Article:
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The 2River View 15.4 (Summer 2011)

Louis McKee

The Butchering

My father worked piggyback freights
out of Cross Brothers and a few times
a year he'd come home with a side
of beef, ugly, raw and bloody,

fell off a truck, he said,
and from all his years in the yard, I guess,
he learned how, and with a hack saw,
a cleaver, and a couple of the biggest

knives I ever saw, went to work
on the heavy carcass in the wash tubs
in the back of the basement.
He carried each heavy cut up to the kitchen

where my mother washed it again
and wrapped it in heavy paper, taped it tight,
then had me run one package at a time
to the neighbors. Steak tonight,

I told them, not sure what I was saying,
but they would smile, so I did too,
and I never put it together, the meat
my father was butchering and all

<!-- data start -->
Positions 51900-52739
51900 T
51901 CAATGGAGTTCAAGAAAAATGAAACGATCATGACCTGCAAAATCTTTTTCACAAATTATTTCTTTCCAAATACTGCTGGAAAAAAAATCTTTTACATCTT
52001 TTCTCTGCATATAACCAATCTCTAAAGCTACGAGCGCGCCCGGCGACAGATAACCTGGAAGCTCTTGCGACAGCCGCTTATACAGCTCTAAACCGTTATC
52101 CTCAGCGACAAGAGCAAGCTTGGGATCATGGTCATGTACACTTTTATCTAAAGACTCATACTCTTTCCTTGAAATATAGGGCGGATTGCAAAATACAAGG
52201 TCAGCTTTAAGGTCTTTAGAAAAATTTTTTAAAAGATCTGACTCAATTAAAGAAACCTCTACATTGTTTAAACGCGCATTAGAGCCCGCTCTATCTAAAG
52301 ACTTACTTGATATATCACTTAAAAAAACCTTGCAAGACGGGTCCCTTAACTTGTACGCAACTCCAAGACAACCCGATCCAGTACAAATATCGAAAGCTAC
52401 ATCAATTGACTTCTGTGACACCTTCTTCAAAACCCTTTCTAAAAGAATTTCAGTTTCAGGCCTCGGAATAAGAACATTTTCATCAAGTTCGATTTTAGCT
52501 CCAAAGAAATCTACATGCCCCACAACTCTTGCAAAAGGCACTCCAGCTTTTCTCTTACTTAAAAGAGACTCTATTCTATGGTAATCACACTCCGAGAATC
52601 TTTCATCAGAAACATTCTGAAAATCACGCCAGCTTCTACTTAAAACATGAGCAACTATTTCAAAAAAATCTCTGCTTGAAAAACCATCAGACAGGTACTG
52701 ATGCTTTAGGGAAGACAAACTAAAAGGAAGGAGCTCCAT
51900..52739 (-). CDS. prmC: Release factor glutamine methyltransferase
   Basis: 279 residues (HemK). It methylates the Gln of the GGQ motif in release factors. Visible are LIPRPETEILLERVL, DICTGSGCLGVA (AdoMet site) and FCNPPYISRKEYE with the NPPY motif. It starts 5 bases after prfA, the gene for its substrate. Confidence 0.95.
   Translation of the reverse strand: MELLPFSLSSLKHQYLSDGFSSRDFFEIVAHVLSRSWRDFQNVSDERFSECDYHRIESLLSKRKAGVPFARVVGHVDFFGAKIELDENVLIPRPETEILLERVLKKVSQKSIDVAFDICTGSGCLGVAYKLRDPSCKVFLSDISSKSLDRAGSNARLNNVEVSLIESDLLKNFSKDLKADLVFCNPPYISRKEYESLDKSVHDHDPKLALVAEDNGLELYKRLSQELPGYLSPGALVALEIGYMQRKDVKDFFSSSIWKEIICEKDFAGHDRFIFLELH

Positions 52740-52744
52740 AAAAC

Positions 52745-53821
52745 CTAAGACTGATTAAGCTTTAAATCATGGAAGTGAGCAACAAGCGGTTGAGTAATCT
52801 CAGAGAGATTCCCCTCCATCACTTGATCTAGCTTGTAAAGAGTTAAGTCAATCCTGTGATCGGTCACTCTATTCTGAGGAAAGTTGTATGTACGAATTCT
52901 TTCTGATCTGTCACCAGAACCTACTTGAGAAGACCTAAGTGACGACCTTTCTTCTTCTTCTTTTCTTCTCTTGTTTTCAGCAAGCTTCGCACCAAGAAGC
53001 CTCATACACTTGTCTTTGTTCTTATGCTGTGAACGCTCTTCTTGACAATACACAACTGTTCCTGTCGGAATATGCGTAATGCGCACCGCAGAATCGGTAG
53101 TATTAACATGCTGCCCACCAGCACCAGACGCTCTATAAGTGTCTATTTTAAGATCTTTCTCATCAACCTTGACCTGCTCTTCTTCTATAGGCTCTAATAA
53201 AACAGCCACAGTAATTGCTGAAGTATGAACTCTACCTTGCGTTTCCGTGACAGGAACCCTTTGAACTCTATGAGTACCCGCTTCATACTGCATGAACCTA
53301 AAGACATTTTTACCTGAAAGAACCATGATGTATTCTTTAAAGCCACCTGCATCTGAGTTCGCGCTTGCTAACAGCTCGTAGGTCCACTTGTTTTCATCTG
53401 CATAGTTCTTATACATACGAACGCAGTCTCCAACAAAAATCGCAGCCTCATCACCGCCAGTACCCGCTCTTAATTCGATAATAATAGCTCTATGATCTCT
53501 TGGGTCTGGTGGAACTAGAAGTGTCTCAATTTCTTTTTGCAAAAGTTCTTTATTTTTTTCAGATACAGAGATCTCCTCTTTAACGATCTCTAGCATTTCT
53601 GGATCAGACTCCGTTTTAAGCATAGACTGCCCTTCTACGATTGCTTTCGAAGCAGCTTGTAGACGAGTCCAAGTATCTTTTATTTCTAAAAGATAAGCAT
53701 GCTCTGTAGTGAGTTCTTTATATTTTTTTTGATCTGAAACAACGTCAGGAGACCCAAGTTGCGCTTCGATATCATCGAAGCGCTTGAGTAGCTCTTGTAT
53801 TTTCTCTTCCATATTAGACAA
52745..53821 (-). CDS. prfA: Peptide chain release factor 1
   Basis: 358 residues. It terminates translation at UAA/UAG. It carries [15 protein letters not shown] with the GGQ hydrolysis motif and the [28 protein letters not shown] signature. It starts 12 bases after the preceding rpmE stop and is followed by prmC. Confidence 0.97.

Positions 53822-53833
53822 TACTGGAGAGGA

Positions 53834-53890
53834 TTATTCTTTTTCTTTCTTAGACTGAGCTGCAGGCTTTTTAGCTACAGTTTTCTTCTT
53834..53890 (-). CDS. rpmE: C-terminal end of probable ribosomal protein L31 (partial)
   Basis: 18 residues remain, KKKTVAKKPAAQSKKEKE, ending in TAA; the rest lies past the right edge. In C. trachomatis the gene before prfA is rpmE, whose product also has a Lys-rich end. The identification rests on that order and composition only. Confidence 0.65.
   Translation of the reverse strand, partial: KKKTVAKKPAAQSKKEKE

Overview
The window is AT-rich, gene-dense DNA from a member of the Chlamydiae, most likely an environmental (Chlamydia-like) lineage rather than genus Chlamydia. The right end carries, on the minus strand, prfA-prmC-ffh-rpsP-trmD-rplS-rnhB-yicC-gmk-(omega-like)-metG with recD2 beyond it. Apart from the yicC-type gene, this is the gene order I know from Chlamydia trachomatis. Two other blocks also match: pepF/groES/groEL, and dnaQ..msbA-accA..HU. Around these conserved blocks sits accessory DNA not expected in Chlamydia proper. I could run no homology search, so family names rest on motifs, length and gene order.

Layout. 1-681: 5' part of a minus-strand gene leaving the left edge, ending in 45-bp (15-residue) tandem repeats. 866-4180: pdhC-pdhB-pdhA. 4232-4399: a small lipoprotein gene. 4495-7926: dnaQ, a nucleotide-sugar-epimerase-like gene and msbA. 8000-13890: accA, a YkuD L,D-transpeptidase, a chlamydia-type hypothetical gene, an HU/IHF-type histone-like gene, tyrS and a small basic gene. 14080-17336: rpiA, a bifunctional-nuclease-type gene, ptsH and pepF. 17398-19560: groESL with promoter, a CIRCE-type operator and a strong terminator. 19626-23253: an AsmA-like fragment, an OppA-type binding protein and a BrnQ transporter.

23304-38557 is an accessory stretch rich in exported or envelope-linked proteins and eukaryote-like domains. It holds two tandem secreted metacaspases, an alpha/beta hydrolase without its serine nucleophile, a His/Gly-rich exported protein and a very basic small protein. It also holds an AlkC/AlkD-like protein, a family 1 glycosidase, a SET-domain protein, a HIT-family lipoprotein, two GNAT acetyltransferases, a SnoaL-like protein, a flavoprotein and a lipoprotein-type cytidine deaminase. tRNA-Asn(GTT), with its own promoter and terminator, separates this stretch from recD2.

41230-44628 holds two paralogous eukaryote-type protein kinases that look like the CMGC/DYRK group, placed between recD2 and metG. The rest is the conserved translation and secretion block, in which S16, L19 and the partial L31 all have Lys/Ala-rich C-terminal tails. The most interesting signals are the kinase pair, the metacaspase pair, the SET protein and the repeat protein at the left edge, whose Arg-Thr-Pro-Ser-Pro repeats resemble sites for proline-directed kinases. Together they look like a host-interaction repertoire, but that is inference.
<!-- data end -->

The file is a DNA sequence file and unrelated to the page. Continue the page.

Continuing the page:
the wonderful cows we saw those times
he took me to the train yard, to Cross Brothers,
where I'd climbed up on the wooden fence
and we'd tried to guess their names.

Picturing It

Peaches was lying in bed
and too tired to fight it
when Jim used his red magic
marker to draw a fetus
on her distended belly,
and since they knew
what they wanted,
he gave it a remarkably
large penis, because,
he told her, there was no
doubt that the kid would
take after his old man.
She wouldn't shower after,
afraid it would wash off,
and in the bath, as awkward
and uncomfortable as it was,
she liked it because
she could see him floating
above the bubbles, could
touch him, his fingers,
his funny hair, even his
tattoo, the word Mom,
big, in a fat red heart.

Louis McKee has had poems recently in American Poetry Review, 5 A.M., Verse Wisconsin, and elsewhere. His books include Near Occasions of Sin (Cynic), Still Life (FootHills), and Marginalia (Adastra), a translations of monastic poems from the Old Irish. He lives in Philadelphia, Pennsylvania. websitecontact